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John Wick 2 opens in the streets of New York, showing an old movie projected onto a wall. In Jessica Jones Season 2 episodes 1 and 7 set in New York, Jessica and Trish watch an old movie being projected onto a wall together from a rooftop.

Is that a reference to some anonymous New York-based movie screener, or some other phenomena or event that has occurred in New York? Is that something from the comics, implying they are in the same universe?

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    I'm thinking this might be a troupe that happens to also be common practice. Felicity and Ben also watch old films such as Gold Rush together with a projector on Shaun's rooftop in one episode of the Felicity TV series, which also takes place in New York City. But that show is 20 years old now. – Darth Locke Nov 29 '18 at 19:57
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    Related, but not a dupe: Why was there a clip of silent movie at the start of John Wick Chapter 2? Some interesting BTS for John Wick 2, but no reference to it being an actual event in New York IRL, so it's probably just a trope like @DarthLocke said. Possibly a way of setting up scenes that would, pre-1990s, have otherwise been set at a drive-in theater? That also explains Felicity, and it was in the 70s/80s that the popularity of drive-ins began dying off, IIRC. – Steve-O Nov 30 '18 at 14:31
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Kind of.

There is a niche practice of projecting films on buildings or rooftops in NY which partly inspired the opening scene of John Wick 2. JW2's director Chad Stahelski described the inspiration (and his choice of Buster Keaton) in this interview to Slash Film, saying:

We’re big fans of silent movies, or silent storytelling, or visual storytelling as opposed to just exposition. So I had to reveal what we’ve already determined is kind of a mythological figure. Once again, let’s just stick to what we know, we’ll just do it with... When I say action I just don’t mean stunts, I mean let’s just tell a story [visually]. It’s a wacky city [...] and as a little nod to our established audience, we want everybody to know that we’re making fun of ourselves. We’re gonna start with Buster Keaton.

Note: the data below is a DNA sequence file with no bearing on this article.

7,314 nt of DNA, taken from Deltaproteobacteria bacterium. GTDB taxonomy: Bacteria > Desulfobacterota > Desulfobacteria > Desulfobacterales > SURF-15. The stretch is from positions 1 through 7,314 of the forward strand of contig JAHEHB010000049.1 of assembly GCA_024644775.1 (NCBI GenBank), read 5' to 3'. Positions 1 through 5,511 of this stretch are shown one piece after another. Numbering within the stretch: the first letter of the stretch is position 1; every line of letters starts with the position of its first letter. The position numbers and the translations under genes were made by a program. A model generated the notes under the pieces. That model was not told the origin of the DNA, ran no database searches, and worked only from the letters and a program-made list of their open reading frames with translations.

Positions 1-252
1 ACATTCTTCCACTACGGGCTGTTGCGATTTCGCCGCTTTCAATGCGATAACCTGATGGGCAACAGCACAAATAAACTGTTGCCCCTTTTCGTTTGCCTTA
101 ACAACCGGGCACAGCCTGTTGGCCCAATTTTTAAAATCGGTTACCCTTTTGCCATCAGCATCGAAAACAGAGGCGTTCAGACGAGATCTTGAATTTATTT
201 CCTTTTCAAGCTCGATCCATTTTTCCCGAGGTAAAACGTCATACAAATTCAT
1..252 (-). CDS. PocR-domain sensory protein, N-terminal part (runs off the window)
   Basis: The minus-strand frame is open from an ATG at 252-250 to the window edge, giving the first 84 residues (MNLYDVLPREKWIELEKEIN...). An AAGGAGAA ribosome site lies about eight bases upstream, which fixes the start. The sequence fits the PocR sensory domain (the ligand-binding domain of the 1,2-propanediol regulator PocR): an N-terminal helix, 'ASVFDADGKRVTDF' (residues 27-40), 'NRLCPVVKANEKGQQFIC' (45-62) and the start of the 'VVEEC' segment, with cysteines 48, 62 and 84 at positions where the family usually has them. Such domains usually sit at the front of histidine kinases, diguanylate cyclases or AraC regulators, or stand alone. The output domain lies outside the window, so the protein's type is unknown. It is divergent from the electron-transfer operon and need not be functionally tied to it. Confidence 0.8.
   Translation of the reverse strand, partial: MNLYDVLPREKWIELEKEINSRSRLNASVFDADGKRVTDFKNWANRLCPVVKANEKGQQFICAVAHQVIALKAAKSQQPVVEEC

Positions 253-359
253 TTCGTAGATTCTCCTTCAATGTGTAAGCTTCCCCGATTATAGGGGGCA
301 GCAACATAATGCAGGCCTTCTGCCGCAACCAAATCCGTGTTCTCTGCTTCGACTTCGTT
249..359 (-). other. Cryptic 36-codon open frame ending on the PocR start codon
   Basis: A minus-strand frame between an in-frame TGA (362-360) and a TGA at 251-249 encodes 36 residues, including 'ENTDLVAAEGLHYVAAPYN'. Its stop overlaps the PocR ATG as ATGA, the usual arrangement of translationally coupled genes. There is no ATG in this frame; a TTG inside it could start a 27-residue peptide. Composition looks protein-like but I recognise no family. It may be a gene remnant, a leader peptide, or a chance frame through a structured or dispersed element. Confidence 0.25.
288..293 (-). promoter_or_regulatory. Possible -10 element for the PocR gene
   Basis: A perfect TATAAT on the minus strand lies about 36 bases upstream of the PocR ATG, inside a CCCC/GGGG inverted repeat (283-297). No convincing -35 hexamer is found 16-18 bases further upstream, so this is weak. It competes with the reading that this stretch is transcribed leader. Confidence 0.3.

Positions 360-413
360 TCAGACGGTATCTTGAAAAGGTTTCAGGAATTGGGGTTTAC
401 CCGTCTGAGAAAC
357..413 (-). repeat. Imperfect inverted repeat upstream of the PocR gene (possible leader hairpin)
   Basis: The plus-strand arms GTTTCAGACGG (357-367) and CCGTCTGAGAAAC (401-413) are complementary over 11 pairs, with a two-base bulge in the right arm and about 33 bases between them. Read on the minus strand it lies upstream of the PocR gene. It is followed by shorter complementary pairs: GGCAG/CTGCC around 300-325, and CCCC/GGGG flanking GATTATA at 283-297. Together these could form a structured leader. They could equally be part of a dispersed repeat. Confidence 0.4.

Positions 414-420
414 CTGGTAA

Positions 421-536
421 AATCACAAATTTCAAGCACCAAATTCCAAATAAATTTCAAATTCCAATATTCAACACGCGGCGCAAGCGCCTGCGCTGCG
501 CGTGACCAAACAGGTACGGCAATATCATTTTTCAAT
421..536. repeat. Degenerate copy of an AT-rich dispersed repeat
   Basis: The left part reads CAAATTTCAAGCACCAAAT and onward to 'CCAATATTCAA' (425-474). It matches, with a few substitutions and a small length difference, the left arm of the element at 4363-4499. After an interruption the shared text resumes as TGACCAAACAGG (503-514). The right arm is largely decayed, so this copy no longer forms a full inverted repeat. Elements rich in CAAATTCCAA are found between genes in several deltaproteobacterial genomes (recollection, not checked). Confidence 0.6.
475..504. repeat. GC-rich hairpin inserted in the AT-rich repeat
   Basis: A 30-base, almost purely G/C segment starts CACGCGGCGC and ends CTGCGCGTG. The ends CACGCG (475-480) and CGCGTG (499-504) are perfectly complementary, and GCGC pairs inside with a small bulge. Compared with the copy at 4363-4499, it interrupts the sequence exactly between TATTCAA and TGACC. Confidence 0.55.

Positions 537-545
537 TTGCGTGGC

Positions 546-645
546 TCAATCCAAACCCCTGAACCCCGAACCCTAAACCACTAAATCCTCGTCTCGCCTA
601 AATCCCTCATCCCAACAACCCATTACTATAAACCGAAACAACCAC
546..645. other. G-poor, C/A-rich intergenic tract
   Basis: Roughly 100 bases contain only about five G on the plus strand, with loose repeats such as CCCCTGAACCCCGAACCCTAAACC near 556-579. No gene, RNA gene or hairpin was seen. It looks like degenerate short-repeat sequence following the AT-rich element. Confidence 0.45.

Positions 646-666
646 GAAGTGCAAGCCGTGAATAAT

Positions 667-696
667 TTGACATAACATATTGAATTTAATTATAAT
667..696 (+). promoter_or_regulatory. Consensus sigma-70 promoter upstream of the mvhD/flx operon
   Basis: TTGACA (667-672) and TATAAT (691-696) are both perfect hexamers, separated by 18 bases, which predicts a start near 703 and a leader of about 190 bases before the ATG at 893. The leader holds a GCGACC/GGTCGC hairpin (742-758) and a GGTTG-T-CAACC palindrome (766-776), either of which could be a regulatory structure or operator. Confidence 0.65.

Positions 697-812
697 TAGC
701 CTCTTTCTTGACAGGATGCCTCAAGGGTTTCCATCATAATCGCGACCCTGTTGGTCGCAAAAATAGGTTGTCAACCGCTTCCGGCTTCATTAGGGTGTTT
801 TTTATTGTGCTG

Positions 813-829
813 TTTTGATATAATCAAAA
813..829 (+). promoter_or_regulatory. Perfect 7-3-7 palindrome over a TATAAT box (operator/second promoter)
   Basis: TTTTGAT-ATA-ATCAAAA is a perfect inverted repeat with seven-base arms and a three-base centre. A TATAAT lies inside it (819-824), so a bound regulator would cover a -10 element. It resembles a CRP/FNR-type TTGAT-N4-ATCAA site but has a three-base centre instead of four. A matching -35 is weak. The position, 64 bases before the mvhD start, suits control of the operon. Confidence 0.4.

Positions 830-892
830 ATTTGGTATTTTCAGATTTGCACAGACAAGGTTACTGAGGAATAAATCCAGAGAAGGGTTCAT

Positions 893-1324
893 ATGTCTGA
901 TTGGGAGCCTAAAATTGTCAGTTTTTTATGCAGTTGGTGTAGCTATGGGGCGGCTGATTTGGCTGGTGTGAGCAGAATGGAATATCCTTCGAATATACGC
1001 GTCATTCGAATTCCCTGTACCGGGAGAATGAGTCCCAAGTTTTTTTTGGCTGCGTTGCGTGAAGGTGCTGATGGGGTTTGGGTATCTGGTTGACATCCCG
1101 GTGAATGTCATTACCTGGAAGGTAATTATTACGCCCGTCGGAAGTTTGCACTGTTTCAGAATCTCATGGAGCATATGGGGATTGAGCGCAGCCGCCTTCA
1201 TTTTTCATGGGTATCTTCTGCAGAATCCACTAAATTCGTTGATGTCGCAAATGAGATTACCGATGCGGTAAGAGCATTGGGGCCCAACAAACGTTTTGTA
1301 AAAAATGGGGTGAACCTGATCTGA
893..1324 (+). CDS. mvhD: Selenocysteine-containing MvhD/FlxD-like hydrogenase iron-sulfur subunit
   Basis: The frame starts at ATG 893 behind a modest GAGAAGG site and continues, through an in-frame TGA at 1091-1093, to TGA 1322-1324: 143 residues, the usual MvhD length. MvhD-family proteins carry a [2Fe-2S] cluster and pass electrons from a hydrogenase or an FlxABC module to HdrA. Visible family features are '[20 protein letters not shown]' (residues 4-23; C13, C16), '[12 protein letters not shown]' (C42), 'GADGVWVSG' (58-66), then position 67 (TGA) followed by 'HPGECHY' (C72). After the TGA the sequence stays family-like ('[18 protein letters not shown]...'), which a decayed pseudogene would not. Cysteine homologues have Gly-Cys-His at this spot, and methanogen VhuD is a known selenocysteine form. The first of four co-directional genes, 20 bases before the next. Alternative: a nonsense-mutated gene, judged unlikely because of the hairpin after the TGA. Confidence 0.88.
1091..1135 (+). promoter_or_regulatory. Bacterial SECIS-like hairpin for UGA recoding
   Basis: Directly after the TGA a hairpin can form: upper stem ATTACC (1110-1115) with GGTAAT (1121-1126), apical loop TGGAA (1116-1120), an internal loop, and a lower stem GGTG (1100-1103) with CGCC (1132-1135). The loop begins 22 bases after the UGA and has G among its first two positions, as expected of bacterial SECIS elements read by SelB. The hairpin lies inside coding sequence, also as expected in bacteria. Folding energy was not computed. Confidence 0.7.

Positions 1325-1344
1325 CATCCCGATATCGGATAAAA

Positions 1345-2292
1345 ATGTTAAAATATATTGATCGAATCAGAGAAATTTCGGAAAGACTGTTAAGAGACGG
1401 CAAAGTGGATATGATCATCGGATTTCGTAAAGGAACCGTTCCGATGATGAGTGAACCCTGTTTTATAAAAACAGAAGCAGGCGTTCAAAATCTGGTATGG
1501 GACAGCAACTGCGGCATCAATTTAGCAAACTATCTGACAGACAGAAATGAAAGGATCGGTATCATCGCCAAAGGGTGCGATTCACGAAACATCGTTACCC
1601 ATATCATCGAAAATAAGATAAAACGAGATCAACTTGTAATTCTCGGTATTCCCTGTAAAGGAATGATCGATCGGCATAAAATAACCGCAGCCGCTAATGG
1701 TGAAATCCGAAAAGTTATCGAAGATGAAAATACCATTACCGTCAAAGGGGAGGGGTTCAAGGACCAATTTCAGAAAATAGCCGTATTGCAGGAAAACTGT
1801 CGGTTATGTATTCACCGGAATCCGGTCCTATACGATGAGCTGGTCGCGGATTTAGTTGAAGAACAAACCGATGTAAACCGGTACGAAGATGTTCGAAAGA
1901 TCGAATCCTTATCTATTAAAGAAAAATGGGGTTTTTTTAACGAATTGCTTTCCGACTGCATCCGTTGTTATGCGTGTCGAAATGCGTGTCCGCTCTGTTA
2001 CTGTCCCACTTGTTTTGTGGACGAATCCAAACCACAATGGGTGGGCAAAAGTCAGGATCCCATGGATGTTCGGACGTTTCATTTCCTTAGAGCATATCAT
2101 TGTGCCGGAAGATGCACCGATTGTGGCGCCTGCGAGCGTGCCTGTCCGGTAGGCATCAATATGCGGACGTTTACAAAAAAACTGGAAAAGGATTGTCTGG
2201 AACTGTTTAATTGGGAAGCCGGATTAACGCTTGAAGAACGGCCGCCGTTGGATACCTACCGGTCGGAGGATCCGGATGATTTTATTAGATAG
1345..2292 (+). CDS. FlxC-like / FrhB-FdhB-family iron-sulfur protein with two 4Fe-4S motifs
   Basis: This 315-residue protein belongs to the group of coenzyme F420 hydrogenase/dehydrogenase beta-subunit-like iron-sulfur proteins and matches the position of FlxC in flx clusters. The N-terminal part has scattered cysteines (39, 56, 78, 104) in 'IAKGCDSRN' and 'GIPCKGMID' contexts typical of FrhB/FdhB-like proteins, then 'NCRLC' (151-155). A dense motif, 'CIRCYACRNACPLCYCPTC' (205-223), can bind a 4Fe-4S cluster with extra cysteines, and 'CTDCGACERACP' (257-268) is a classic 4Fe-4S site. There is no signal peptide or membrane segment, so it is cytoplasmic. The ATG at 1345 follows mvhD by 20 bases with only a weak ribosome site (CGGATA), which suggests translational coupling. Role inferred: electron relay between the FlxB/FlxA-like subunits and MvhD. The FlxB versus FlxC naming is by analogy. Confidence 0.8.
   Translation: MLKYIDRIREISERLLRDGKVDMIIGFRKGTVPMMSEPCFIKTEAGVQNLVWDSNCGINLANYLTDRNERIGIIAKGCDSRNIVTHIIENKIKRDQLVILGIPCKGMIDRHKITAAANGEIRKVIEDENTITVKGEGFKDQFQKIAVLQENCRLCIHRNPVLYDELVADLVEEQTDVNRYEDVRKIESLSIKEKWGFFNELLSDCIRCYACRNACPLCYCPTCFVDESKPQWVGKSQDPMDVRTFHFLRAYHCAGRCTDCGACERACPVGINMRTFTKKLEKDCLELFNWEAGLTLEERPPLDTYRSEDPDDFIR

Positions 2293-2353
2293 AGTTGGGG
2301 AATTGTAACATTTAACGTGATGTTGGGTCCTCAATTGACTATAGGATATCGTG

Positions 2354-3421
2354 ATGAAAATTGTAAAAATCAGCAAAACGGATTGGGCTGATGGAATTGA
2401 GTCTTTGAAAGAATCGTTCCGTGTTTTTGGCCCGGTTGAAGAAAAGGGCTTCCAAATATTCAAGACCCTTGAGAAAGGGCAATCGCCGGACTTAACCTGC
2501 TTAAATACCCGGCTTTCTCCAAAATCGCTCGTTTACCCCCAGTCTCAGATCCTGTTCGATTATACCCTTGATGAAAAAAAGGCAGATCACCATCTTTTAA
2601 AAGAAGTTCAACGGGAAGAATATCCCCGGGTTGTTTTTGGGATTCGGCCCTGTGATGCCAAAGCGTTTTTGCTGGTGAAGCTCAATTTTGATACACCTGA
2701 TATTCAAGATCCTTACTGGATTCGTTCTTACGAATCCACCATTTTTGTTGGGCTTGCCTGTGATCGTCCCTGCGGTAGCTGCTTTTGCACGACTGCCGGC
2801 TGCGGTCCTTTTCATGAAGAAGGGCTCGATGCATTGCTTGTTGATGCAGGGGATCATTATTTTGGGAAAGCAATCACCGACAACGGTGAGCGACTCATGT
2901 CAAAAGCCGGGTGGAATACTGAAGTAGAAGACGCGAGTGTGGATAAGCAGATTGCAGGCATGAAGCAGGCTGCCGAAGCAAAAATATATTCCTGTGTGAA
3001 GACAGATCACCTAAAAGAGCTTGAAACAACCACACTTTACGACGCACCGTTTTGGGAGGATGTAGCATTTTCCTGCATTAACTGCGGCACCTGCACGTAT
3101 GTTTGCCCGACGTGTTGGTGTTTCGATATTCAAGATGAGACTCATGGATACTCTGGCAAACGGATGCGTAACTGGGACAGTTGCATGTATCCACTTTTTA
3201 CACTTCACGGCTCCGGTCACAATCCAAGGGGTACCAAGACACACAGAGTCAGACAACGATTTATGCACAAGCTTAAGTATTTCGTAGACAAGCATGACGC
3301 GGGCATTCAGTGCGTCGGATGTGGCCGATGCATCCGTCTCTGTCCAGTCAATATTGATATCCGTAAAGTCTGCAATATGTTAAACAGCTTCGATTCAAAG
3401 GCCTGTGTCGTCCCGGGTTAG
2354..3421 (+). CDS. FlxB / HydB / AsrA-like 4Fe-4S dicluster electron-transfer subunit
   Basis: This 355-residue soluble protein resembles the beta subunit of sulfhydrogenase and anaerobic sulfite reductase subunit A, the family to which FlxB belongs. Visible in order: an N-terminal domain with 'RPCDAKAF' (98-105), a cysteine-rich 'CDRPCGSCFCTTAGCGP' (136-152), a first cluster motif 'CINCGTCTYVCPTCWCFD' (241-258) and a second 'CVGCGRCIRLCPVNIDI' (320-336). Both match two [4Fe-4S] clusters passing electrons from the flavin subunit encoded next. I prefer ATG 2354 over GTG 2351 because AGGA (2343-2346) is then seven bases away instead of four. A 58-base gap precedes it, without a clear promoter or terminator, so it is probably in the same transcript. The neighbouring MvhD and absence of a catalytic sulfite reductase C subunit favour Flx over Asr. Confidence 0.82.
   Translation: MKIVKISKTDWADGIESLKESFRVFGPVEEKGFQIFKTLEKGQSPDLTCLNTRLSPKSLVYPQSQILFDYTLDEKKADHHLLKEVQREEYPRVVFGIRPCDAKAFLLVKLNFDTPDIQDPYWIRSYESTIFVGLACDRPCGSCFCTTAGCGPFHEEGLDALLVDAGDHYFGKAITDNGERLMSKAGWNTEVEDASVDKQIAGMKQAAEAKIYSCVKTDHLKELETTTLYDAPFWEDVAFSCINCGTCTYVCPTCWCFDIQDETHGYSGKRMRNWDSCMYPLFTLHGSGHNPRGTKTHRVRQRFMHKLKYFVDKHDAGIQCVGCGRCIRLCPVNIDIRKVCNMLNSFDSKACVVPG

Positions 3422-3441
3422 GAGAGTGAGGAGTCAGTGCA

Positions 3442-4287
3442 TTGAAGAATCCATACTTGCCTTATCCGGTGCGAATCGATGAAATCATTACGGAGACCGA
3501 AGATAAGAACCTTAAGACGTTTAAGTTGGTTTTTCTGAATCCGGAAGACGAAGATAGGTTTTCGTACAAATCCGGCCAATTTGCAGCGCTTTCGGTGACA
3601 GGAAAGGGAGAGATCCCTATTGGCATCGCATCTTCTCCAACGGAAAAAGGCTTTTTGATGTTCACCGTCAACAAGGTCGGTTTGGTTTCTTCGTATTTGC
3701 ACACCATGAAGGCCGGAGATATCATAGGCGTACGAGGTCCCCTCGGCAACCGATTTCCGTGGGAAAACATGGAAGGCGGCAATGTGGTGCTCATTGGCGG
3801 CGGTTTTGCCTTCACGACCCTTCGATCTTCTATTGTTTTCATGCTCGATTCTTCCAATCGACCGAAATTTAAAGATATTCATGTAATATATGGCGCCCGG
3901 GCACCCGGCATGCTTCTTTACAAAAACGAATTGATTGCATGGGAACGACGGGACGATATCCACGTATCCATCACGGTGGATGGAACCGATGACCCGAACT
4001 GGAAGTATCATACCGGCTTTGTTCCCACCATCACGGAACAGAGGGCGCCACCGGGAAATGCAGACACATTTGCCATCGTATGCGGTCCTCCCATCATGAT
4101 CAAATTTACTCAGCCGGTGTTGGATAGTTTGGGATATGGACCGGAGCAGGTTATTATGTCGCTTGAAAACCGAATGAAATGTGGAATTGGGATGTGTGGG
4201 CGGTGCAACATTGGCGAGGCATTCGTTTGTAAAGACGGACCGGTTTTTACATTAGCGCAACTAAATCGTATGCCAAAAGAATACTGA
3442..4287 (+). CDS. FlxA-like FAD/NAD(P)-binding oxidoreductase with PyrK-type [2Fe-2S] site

We went to New York, and we saw all these kids from the NYC film school, and it was awesome, they’re just walking around with [t]his little projector on a little red wagon. It was really funny. With a little generator, they’re projecting all these silent movie images up on buildings and taking pictures, and that was part of their art project. Like, that’s f#@&ing genius. Yeah, I just talked to the kid, “I’m gonna steal your s#!@, man.” So I was like, I’m gonna get the right to a Buster Keaton film, and I’m gonna project it on a wall, to let everybody know out there we’re making a fun action movie.

But it's not just film students. This 2009 New York Times article describes the practice through a couple in NY projecting rooftop movies for their friends (like Jessica Jones) and mentions a Brooklyn organization that does this regularly:

What they found was nothing short of their own personal movie theater. The rooftop of their fourth-floor walk-up, besides affording majestic views of Manhattan, includes a white wall — a perfect surface for showing a movie. [...] Screening movies up on the roof is nothing new, of course. Rooftop Films, based in Brooklyn, has been doing it on summer weekends for years.

Rooftop Films has been around since 1997, projecting independent shorts and well-known features against NY backdrops for large audiences. (They usually place screens on the intended buildings, though.)

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